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Abuse traumatizes gay community

in VIET NAM, 28/06/2011

Researchers call for greater public awareness about the consequences of homophobic discrimination.

A 20-year-old homosexual in Hanoi told researchers that discrimination from his classmates and parents had driven him to attempt suicide three times since the age of 14.

“The only thing I could think of doing was to die,” he said.

He made his first attempt in the 8th grade, after his classmates mocked him and his parents beat him.

The young man told researchers that he ingested rat poison but recovered from the effects the following morning.

“I did not know anyone like me and was so lonely and hurt because of what my family and classmates did to me,” he said.

Next time, he tried sleeping pills, he said, — only to vomit them all up.

In his third and final attempt to take his own life, the young man went to a quiet spot near the Nga Tu So underground tunnel. He took sleeping pills again and hoped to die alone.

But someone discovered him and took him to the police who later transferred him to hospital assuming he was a drug addict who had overdosed.

Cases like his are not rare in Vietnam.

On Tuesday (May 17), experts called for renewed action against sexual discrimination at a forum in Hanoi. The event coincided with the International Day Against Homophobia and Trans-phobia.

“A significant proportion of homosexuals suffer violence in their family because of limited awareness and social prejudices,” said Huynh Minh Thao, communication and service manager of ICS – a volunteer group working to foster a positive image of homosexuality in Vietnam. “If everyone was better informed, we could help avoid some of the anger and confusion that occurs when parents discover their child is homosexual.”

“Changing such perceptions is a big job but it is possible if it’s done step-by-step at the familial and community levels,” she added.

In 2008, the Institute for Studies of Society, Economy and Environment (ISEE) surveyed 3,000 gay, lesbian and transgender Vietnamese.

Twenty percent of the respondents said they had been beaten by their family members.

Nguyen Thi Thu Nam, a senior researcher at ISEE, said that administrative prejudices have hindered international organizations from providing assistance to Vietnamese homosexuals.

“There have been major barriers from medical workers—not just doctors but administrators and other officials working at medical facilities,” she said.

Nam said 25 medical workers in Ho Chi Minh City and Hanoi were trained by Family Health International (FHI) about how to detect and diffuse discrimination against homosexuals.

However, the trainees have reported that the practice continues to exist in their hospitals and clinics.

According to a joint report by the United States Agency for International Development (USAID), ISEE and FHI, discrimination against men who have sex with men (MSM) persists among medical workers.

The findings, entitled “How stigma and discrimination drive HIV: A review of the regional and global evidence" were presented at the forum by authors Chris Fontaine of the UN’s AIDS-fighting agency UNAIDS and Caroline Francis of FHI.

Francis explained that such stigmas go beyond medical facilities.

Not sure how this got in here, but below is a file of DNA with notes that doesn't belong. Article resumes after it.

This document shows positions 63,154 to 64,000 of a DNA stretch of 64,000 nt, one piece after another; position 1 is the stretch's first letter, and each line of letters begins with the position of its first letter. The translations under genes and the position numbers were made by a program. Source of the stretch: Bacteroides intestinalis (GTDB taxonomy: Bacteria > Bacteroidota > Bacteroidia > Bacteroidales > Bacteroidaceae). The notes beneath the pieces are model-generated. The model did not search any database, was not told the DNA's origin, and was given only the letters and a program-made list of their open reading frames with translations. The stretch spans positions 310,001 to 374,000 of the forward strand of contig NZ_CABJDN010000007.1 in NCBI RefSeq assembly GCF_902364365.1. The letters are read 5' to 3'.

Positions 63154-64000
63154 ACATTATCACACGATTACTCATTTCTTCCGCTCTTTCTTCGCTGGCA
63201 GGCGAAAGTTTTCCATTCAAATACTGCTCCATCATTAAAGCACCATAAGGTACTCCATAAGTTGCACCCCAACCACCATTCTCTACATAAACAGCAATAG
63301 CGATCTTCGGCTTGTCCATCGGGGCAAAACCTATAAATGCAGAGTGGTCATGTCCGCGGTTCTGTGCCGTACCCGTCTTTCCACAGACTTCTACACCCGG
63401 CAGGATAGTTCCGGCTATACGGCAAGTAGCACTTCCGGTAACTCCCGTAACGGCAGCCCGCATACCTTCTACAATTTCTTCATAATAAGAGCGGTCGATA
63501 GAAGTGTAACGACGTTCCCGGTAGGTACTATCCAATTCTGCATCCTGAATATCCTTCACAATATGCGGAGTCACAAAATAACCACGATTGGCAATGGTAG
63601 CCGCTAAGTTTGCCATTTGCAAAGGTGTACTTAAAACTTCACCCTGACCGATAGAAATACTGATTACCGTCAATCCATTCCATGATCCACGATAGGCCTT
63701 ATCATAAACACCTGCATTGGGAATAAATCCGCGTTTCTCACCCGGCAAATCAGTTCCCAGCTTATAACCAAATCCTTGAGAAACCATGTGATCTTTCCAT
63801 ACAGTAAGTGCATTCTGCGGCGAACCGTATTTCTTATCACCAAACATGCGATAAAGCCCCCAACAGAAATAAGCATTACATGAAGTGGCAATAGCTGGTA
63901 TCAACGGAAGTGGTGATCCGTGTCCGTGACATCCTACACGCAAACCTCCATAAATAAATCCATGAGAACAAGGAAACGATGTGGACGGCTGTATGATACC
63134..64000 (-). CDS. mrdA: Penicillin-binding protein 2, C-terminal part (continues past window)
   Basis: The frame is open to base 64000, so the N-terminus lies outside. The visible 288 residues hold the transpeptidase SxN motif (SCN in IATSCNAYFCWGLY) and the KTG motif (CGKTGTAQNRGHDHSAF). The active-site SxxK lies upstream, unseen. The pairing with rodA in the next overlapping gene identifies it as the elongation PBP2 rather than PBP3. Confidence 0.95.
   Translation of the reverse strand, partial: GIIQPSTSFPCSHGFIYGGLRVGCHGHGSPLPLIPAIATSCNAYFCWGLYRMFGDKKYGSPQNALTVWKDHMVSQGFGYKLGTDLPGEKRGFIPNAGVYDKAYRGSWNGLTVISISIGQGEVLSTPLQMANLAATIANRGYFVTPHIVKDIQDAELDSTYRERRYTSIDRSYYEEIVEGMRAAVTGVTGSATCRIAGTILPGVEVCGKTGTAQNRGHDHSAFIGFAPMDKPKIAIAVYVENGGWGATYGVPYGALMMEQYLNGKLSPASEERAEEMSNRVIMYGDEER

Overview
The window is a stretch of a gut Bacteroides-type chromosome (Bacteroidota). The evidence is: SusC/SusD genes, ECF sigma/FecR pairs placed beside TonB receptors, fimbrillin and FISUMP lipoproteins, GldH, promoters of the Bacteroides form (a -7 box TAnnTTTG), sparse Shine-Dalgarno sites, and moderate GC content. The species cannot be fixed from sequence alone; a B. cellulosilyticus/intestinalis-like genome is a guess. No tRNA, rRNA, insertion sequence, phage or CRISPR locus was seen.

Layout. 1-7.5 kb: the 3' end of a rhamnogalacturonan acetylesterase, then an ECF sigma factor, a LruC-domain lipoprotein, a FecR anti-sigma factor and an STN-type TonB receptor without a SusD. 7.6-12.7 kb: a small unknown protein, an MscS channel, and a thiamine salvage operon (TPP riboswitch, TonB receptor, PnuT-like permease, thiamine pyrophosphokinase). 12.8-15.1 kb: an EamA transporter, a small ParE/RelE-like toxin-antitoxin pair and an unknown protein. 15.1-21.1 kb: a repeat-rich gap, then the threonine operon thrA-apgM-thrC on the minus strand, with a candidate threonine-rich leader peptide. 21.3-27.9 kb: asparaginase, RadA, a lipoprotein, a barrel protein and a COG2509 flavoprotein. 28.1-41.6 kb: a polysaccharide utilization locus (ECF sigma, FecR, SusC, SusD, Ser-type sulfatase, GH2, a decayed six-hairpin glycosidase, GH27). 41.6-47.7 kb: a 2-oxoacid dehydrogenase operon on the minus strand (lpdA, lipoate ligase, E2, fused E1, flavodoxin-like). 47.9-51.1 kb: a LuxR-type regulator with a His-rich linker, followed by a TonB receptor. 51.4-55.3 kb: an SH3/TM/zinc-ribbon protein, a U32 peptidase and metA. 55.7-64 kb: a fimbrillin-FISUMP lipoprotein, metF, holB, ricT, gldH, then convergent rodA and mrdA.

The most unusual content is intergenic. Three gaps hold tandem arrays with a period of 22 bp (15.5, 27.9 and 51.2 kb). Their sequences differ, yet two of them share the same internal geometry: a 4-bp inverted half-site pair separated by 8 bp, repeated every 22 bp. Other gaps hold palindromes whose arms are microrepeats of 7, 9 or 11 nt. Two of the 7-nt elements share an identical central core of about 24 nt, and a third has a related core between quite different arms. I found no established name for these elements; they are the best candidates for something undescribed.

“It doesn’t matter where you go, this stigma exists in different forms,” she told the forum.

The qualitative research was collected with help from eight participants in HCMC and nine in Hanoi.

Their findings indicate that homosexual discrimination has pushed some gays to drug use, pickpocketing, unsafe sex, fighting, suicide, stress, depression and dropping out of school.

The report also presented ample evidence that homophobic attitudes continue to exist in Vietnam’s healthcare system.

“Sex between a man and a woman is normal but sex between two men or two women is not normal… I think it’s something sick. Many people in society think it’s not healthy; I do too,” a 22-year-old officer at Hanoi Community Health Care told the researchers.

 

The report quotes one homosexual as saying: “My friend sought treatment for a sore anus and the doctor yelled at him: ‘the anus is for bowel movements, not for having sex.’”

 

Vietnam is the second country in the world and the first in Asia to ratify the Convention on Child Rights, but the recent study found that 13 out of 17 participants in the research reported suffering violence from family, teachers and friends during their formative years.

 

Vietnam’s HIV epidemic is concentrated among people who inject drugs, sex workers and the MSM. The Vietnamese Health Ministry estimates there will be around 280,000 people living with HIV by 2012, including 5,670 children.

 

The researchers urged Vietnamese leaders to develop and implement comprehensive communications programs that target police, education practitioners and the intimates of homosexuals to help them better understand the consequences of violence and discrimination.

 

They also called for the creation of psychological, health, employment, education and legal counseling services for MSM.

 

“Action should be taken to create a positive image of homosexuals,” Buu, a gay man in HCMC, told researchers. “Society shouldn’t think of a gay couple as being any different from a straight one. We wish society would recognize that true love exists between homosexuals.”

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